Brick Tamland (Steve Carrel) in "Anchorman" (2004)
When Ron Burgundy (Will Ferrell) took to Conan O'Brien's stage to announce the upcoming sequel to "Anchorman," fans were psyched. Sure, they were wondering if Burgundy's Sex Panther cologne would still be enticing to Veronica Corningstone (Christina Applegate), but they were also amped for the return of the loose-lipped, nonsensical, occasionally dangerous weather forecaster Brick Tamland. Luckily, the dim-witted, lamp-loving meteorologist of KVWN Channel 4 News compensates for his impressively low 48 IQ by being polite and ever-punctual. Plus, word is he throws an awesome pants party. Uh, never mind.
Click through to see other memorable fictional forecasters who've crossed our Doppler Radar.
Suzanne Stone (Nicole Kidman) in "To Die For" (1995)
Credit must be given where it's due: Suzanne Stone's ambition knows no bounds. As WWEN's lowly weather forecaster, she dreams of climbing her way up the TV-news ladder to become nightly news anchor, even if it's over her husband's dead body (quite literally). Stone opts to use her womanly wiles instead of relying on talent, making a fine anti-feminist argument for achieving one's (network news) dreams.
Phil Connors (Bill Murray) in "Groundhog Day" (1993)
When you start developing a rivalry with a weather-predicting "rat" named Punxsutawney Phil, you're probably taking your job too seriously. Pittsburgh meteorologist Phil Connors is forced to relive his least favorite assignment (and day) of the year over and over again. Connors' reports decline rapidly, but still, you have to admire a man who tells it like it is: "Out in California, they're going to have some warm weather tomorrow, gang wars and some very overpriced real estate." Now that's a weather forecaster you can trust.
Ollie Williams (Phil LaMarr) on "Family Guy" (2001–present)
"Blaccu-Weather" forecaster Ollie Williams may have the shortest weather segments on TV, but that doesn't mean they’re not effective. In a world of long-winded (get it?) weather forecasters, Williams' staccato-style forecasting is a gust of cool, welcome air. His unconventional observations -- from "Space weather!" and "It's raining sideways!" to "Everybody looks like ants!" -- just make viewers wish he was brave enough to veer off the teleprompter every once in a while.
Samantha "Sam" Sparks (Anna Faris) in "Cloudy With a Chance of Meatballs" (2009)
When aspiring weather forecaster Sam Sparks sets out from New York to Swallow Falls, she hopes to find her big break. But the self-proclaimed "weather-obsessed" girl who dreams of receiving a Doppler radar for her birthday doesn't get to tell the world what's on the weather horizon. Instead, she ends up telling them what's for dinner. Luckily, she gets the on-air attention she needs when the pasta pouring down whips into a deadly storm of spaghetti that threatens to bury the small town. Or, as Sparks would say, "You may have seen a meteor shower, but I bet you've never seen a shower 'meatier' than this."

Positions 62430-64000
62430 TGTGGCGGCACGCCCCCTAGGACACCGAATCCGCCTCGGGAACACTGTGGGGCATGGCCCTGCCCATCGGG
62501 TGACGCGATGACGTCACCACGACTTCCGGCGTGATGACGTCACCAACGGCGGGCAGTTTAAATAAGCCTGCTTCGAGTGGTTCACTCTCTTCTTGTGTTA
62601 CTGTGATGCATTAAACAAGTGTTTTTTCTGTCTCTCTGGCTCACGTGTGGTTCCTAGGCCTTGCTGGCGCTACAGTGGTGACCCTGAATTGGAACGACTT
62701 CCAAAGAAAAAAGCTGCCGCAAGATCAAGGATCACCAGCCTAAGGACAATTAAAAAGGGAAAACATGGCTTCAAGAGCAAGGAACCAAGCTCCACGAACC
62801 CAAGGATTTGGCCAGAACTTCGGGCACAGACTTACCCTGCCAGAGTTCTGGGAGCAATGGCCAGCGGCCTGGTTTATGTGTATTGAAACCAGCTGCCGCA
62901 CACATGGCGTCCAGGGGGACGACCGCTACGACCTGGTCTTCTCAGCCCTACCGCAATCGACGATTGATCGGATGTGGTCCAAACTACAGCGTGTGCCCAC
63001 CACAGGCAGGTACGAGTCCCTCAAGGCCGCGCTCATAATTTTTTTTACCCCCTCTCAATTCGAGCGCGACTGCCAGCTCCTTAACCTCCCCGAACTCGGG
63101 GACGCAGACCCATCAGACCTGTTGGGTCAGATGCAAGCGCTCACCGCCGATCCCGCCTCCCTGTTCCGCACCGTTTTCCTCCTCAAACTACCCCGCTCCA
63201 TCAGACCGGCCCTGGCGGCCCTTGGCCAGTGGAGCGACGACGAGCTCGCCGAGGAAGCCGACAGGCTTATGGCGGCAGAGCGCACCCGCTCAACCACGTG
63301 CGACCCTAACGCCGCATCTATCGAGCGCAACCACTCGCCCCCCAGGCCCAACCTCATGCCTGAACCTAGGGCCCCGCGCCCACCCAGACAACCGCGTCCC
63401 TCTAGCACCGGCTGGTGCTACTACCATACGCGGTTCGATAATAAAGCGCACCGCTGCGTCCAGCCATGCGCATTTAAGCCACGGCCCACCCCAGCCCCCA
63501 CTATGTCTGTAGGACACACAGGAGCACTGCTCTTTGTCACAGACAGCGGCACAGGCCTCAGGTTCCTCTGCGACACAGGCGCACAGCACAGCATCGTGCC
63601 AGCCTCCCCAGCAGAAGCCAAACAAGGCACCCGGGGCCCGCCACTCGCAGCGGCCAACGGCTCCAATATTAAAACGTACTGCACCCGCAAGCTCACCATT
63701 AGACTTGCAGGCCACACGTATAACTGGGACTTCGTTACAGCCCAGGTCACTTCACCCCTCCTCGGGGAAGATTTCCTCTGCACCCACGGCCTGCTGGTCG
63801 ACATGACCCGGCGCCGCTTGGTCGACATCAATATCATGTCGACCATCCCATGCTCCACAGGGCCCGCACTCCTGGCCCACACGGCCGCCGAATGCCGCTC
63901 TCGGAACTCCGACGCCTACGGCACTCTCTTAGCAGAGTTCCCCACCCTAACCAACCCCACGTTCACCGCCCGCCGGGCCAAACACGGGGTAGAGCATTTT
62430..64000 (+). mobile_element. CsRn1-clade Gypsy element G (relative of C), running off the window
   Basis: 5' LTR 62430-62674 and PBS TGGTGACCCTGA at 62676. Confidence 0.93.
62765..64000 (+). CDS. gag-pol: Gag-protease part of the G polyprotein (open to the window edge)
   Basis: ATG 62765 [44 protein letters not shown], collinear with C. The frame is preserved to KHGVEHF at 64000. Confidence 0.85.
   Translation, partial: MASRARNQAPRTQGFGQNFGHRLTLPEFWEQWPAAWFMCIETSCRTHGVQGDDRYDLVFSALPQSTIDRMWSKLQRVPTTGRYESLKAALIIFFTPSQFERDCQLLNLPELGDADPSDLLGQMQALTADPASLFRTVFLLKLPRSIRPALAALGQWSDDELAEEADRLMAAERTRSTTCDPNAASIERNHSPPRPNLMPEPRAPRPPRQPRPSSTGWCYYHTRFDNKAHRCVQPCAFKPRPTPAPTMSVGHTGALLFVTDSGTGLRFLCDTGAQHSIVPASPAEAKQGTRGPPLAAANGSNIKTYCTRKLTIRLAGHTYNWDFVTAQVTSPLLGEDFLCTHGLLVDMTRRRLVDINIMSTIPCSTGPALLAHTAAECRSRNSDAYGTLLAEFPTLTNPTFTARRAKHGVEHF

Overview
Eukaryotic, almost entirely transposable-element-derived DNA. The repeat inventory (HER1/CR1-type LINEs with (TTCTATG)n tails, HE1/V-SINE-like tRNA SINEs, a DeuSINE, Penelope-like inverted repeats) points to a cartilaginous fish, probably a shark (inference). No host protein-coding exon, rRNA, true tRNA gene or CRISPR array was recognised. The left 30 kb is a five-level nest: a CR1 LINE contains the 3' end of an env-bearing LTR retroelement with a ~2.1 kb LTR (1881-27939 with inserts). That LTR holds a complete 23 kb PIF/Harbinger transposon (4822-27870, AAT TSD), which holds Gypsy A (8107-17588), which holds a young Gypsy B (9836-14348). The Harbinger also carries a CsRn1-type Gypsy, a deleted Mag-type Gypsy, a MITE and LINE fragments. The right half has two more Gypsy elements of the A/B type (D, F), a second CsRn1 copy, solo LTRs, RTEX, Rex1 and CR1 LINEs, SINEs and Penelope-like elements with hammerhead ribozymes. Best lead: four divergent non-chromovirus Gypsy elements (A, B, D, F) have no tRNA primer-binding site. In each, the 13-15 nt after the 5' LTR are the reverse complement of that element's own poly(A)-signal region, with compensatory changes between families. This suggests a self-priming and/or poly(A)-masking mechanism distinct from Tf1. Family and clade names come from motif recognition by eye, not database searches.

Tom Brandston (Chevy Chase) in "Snow Day" (2000)
Ah, snow days, those days when the weather forecaster offers seriously important information! Tom Brandston has a gig at a news station with perpetually low ratings. He's forced to costume himself in ridiculous outfits to pump up viewership, and he winds up jealous of a rival forecaster who attracts viewers with charisma alone. It all suggests that personality, not accurate precipitation predictions, matters most to viewers. Al Roker's popularity suddenly makes so much sense, doesn't it?
David Spritz (Nicolas Cage) in "The Weather Man" (2005)
Weather forecasters catch a lot of slack. It's a matter of odds, really. There are only so many spot-on predictions you can make before you mistakenly tell someone to expect sun and their barbecue is hit with a monsoon. Then people get angry. In "The Weather Man," citizens toss milkshakes and McNuggets at Chicago weather forecaster David Spritz. A lesser man would be moved to retire, but the underappreciated forecaster attempts to make the move to the greener (well, grayer) pastures of New York City. You have to admire that kind of courage in the face of flying McNuggets.
Harris K. Telemacher (Steve Martin) in "L.A. Story" (1991)
He may be an expert at making witty proclamations about Los Angeles' perpetually clear skies ("We've got sun, earth and atmosphere, and when you've got that, you've got weather!") but the meteorologist can't glean any fresh insight into his inclement love life. Instead, he resorts to turning his on-air segments into impromptu comedy routines, and takes life advice from a freeway sign. How can you not love a weather forecaster like that?
Sylvia Miller (Tricia O'Kelley) in "Weather Girl" (2009)
Self-proclaimed "sassy weather girl" Slyvia Miller takes her attitude a little too far when she has an on-air temper tantrum and accuses her anchor boyfriend (Mark Harmon) of cheating on her. That leaves her short a boyfriend and a job. To say she faces a career cold front would be an understatement. But hey, maybe she’ll find better success in broadcasting as a radio personality.
Next: 10 Most Weathery Weather Forecaster Names
Russ Richards (John Travolta) in "Lucky Numbers" (2000)
Little known fact: Weather forecasters are the lowest-paid members of news teams. Actually, that could be completely wrong, but why else would Pennsylvania weather forecaster Russ Richards resort to rigging the state lottery? Oh yeah, because his ill-advised snowmobile business is failing due to an unusually warm winter. Could there be some approaching irony in the atmosphere?